• Annie, people in the British and Australian systems don't know what you mean by "registered".

      Most of us are not members of any political party. We vote for whomever we want, and then grumble that it didn't make anything better.

      Joining a party is like joining a club. The party can decide whether it wants you. You pay membership fees, and have some say in the running of the party.

  • The immaculate conception of Louis Brandeis
    • "So if 1000 Arabs were caught after entering Palestine illegally, we can safely assume that many thousand more entered Palestine and were not caught."

      No, we cannot make that assumption. We have no way of estimating the proportion of caught to uncaught for that place and time.

  • Mock campaign supporting two-state solution reveals liberal Israeli racism
  • It turns out Jews are as stupid as everyone else
    • A snail can't shed its shell. If it is removed from its shell, it dies. It is then an ex-snail.

      Einstein might have been good at maths, but he was no biologist.

    • Mooser, if you give me a couple of billion dollars, I'll take up that challenge. I'll let you know if you are right.

    • Try replacing it with coffee.

    • "Yeshiva people automatically think, if only he would have studied torah he would have been a great rabbi, "

      Yeshiva people need to learn how to form conditional sentences.

      "If he had studied Torah, he would have been a great rabbi."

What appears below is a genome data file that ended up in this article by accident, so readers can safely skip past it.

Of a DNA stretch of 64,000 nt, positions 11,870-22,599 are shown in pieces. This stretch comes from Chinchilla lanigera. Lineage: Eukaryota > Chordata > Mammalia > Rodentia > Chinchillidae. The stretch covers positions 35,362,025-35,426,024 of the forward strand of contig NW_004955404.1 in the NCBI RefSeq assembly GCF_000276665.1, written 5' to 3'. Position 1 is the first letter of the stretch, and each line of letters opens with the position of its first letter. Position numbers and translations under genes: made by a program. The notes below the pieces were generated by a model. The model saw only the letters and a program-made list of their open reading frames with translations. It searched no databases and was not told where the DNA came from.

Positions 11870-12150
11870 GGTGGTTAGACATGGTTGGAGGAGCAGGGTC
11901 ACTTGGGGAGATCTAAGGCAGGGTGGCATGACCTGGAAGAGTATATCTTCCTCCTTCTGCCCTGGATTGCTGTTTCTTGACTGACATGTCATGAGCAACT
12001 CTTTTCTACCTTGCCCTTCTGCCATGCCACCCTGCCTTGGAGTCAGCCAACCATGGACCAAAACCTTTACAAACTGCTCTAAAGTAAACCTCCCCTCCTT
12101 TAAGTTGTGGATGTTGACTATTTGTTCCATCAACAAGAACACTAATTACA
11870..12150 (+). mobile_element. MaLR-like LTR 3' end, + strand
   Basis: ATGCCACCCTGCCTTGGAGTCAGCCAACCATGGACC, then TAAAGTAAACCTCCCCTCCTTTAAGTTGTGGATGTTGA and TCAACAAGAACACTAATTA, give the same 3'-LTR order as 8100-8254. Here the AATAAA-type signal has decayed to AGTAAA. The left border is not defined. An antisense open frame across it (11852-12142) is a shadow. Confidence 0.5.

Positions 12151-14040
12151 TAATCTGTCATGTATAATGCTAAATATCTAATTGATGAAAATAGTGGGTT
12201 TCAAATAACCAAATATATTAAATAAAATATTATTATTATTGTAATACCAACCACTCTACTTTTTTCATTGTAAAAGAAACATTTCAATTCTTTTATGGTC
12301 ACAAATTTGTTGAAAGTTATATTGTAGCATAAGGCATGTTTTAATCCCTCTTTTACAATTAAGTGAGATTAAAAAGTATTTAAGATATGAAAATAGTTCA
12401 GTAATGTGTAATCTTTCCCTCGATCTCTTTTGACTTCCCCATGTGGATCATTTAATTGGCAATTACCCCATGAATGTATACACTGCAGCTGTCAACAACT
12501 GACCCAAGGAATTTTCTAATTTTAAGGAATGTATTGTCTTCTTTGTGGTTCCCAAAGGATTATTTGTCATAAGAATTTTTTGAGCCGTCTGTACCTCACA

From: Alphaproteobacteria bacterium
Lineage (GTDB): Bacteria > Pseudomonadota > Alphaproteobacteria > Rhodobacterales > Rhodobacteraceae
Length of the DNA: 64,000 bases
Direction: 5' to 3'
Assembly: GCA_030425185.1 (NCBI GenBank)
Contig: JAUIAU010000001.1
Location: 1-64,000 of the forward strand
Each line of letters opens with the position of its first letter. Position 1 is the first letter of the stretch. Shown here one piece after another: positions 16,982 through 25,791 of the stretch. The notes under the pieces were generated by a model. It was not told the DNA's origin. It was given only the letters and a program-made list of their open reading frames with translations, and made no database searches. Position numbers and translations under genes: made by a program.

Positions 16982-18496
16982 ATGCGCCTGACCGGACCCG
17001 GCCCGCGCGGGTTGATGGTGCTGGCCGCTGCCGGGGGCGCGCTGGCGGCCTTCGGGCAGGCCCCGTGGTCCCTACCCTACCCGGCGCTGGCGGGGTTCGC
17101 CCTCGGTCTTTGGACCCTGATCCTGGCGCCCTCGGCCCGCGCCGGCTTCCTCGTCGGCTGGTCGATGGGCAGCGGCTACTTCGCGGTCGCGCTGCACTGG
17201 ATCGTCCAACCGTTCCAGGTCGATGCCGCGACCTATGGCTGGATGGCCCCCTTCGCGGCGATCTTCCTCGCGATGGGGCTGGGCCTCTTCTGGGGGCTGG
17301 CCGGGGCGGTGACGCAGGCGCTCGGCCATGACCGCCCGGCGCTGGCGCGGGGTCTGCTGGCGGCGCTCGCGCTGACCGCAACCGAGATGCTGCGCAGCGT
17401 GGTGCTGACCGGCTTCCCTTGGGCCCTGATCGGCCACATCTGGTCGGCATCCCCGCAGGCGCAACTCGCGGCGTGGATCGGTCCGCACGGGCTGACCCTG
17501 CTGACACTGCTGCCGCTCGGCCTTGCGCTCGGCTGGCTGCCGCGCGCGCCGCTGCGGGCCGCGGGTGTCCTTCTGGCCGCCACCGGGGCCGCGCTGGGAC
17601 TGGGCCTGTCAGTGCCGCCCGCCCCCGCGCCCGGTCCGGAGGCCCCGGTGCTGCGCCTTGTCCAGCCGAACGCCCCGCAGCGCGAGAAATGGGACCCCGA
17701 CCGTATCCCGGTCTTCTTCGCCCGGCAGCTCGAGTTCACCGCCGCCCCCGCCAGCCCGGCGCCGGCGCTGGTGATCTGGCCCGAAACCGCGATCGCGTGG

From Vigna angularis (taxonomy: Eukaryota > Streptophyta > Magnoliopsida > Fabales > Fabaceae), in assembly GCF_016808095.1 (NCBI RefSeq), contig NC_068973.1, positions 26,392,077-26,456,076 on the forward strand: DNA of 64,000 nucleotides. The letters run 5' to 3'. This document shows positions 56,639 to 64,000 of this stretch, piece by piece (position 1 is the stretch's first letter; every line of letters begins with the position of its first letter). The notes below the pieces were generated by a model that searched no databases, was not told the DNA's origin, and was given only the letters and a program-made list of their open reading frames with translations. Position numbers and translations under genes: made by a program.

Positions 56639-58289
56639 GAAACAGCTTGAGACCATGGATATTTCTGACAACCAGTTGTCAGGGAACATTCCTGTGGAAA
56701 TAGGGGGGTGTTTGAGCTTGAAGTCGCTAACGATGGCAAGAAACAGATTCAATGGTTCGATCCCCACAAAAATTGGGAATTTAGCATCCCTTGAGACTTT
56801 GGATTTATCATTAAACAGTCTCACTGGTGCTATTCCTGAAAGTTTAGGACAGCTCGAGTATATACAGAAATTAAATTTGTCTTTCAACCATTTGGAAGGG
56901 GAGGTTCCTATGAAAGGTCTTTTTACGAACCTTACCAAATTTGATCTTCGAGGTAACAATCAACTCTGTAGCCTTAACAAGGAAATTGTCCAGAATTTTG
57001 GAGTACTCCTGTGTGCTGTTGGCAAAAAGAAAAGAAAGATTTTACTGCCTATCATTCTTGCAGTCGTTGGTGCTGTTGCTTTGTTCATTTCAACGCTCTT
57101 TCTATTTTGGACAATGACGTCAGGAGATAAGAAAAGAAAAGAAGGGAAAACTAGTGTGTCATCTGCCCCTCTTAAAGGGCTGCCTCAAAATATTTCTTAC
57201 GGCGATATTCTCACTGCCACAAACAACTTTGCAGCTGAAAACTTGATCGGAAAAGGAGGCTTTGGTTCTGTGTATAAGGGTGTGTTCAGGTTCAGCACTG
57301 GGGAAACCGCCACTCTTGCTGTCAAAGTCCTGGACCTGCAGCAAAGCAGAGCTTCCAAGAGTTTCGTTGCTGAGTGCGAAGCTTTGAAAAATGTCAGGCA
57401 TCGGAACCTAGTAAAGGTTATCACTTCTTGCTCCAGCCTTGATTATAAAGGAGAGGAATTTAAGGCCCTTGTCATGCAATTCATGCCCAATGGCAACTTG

"and the culture of books and queries involved in talmud study, we of the books attribute the culture of ours for producing einstein. "

      How did Newton and Hawking manage without that culture of books, queries, and advanced mathematics involved in Talmud study?

    • As the generations have got further away from European education.

    • Now check out where they were born, where they were educated, and where they did their important work.

    • Sometimes I think that in Canberra we've got someone else's share as well as our own.

    • "Insofar as there is any truth in the idea of Jews as bearers of freethinking modernity, it concerns only a transitional type of Jew who arose out of the collapse of the closed medieval ghetto"

      I have noted before that the Jews who made the greatest contributions to Western civilization were the least Jewish Jews. They had adopted the culture of the country they lived in, so that it is absurd to call the contribution of, say, a German Jew, educated as a member of the German middle class, a Jewish contribution rather than a German contribution.